After I slammed Microsoft in an earlier post for their bad marketing efforts related to Windows Vista, I have today come across a great example of online marketing by Microsoft, if only it was online marketing by intent…
What I am referring to is the great marketing effort by Microsoft Games for its newest Xbox 360 blockbuster video game Halo 3. Although I am not that much into ‘shooter’ games, even I couldn’t evade all the buzz surrounding the game. Anyway, what I was more interested in than the game itself was how it was marketed. Take a look at the videos below:
These five clips from part of a Microsoft television ad campaign. That’s right, a TV campaign. So why am I talking about them in the context of online marketing? What happened with these clips is akin to what I talked about in my last post: all ways lead to the Internet.
Although initially shown on TV, these clips were ultimately uploaded to YouTube. If you look closely, you will find that the descriptions in the titles of the videos etc show that these clips were most likely not uploaded by the Microsoft Games marketing team, but rather by enthusiasts, but this is obviously an assumption. So, here you have a big company making some, arguably, very intriguing clips, paying probably a lot of money to have them broadcast on TV (I wouldn’t argue against that, actually), only to find them on the Internet, where they probably belonged in the first place.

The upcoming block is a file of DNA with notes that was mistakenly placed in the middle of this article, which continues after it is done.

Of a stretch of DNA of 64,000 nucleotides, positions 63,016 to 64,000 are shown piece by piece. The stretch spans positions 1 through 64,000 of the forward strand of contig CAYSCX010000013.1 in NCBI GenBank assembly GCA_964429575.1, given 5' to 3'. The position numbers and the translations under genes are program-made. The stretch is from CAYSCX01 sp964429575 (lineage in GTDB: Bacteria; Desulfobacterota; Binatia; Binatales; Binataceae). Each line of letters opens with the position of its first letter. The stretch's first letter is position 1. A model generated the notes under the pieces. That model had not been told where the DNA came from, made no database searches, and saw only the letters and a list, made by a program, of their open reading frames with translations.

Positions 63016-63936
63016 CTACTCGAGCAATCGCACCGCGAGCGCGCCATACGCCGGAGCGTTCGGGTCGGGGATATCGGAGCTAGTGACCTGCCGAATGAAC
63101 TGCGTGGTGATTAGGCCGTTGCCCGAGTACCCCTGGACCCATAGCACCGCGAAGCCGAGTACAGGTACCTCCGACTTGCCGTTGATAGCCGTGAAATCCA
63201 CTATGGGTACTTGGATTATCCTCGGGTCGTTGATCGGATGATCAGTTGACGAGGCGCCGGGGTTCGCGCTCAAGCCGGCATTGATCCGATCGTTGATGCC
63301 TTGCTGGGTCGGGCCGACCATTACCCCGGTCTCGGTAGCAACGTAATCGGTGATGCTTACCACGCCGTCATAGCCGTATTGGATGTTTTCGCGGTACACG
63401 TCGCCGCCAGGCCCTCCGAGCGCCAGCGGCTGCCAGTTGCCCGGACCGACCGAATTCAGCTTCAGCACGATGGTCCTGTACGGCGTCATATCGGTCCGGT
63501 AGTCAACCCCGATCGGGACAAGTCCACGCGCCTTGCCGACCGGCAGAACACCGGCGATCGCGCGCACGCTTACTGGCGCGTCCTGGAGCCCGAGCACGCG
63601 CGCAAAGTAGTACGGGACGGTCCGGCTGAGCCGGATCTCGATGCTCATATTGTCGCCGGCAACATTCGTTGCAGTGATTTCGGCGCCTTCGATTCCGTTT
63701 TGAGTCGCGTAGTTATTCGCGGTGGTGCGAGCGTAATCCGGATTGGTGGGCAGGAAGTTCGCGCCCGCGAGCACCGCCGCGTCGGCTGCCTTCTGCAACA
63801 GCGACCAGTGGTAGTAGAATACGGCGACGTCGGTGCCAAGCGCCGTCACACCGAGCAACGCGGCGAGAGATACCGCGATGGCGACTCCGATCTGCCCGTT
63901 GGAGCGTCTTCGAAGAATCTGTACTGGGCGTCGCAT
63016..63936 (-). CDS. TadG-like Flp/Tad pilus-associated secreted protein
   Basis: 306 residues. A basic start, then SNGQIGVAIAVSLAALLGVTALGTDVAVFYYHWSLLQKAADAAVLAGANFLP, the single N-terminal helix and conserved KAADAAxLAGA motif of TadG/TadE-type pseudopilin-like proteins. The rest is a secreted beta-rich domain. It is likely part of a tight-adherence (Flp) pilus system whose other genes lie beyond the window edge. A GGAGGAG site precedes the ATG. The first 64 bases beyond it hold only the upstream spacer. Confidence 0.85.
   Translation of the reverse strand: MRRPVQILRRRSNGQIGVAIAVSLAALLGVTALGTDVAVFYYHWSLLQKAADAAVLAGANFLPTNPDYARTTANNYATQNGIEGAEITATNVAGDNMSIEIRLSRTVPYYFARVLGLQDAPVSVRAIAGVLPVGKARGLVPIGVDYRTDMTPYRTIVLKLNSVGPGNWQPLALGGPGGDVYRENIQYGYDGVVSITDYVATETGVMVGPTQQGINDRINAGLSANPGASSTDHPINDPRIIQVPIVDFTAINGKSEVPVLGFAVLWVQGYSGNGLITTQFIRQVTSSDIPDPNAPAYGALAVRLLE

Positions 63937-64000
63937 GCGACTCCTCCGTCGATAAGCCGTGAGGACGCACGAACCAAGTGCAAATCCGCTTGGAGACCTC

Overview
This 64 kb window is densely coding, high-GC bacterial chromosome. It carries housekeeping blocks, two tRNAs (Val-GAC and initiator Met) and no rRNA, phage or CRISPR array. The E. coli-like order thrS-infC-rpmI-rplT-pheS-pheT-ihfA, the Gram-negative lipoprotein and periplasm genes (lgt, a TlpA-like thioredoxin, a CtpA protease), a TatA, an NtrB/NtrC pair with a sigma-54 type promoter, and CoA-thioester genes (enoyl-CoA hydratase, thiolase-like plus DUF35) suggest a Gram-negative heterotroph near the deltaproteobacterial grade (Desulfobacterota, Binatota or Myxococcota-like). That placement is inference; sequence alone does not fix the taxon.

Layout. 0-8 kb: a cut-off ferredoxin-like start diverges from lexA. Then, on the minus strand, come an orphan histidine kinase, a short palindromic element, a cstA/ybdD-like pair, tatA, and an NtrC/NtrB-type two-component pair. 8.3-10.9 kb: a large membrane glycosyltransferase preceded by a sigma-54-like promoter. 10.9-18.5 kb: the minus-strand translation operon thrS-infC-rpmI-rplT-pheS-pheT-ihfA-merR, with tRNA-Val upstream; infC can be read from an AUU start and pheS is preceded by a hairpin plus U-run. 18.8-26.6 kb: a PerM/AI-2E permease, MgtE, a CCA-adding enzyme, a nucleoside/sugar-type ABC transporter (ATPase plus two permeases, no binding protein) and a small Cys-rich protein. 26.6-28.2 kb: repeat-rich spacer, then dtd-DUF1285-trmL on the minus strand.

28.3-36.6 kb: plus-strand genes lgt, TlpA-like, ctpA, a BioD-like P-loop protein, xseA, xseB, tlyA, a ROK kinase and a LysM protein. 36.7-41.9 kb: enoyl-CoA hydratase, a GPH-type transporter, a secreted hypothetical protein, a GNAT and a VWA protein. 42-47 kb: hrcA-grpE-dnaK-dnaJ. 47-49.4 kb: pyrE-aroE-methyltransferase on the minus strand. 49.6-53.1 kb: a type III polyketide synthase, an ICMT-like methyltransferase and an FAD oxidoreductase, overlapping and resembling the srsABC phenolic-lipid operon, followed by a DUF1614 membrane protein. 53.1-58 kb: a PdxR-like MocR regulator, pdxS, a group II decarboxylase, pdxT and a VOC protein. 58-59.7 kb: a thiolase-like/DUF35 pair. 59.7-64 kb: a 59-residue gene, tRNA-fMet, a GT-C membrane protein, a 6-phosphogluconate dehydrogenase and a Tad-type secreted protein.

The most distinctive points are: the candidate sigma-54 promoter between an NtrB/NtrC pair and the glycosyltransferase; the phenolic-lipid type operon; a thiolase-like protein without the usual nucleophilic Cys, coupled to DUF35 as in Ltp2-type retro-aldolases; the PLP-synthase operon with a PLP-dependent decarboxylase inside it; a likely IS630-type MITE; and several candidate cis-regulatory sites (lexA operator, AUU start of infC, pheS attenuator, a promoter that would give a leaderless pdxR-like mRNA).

The essence of this post is this: Combined, these four videos above and the many many copies that exist of them on YouTube alone, have been watched by several million people by now. This cost Microsoft nothing (at least not in addition to having produced the clips). Most importantly, these people watched these videos, because they wanted to watch them. Think about it, this is highly targeted, relevant, opt-in ad watching. And its free. And that, to me, is the beauty of great online marketing.
In essence, I think that all TV ads should probably be uploaded on YouTube by the producers. Why? It costs next to nothing to do that, so little harm done. People might pick it up, they might forward it to their friends, incorporate it in their blogs etc. If these videos are on YouTube, they might go viral amongst people who care about them. If they don’t, little is lost, I can only see a potential upside of doing it, but no downside.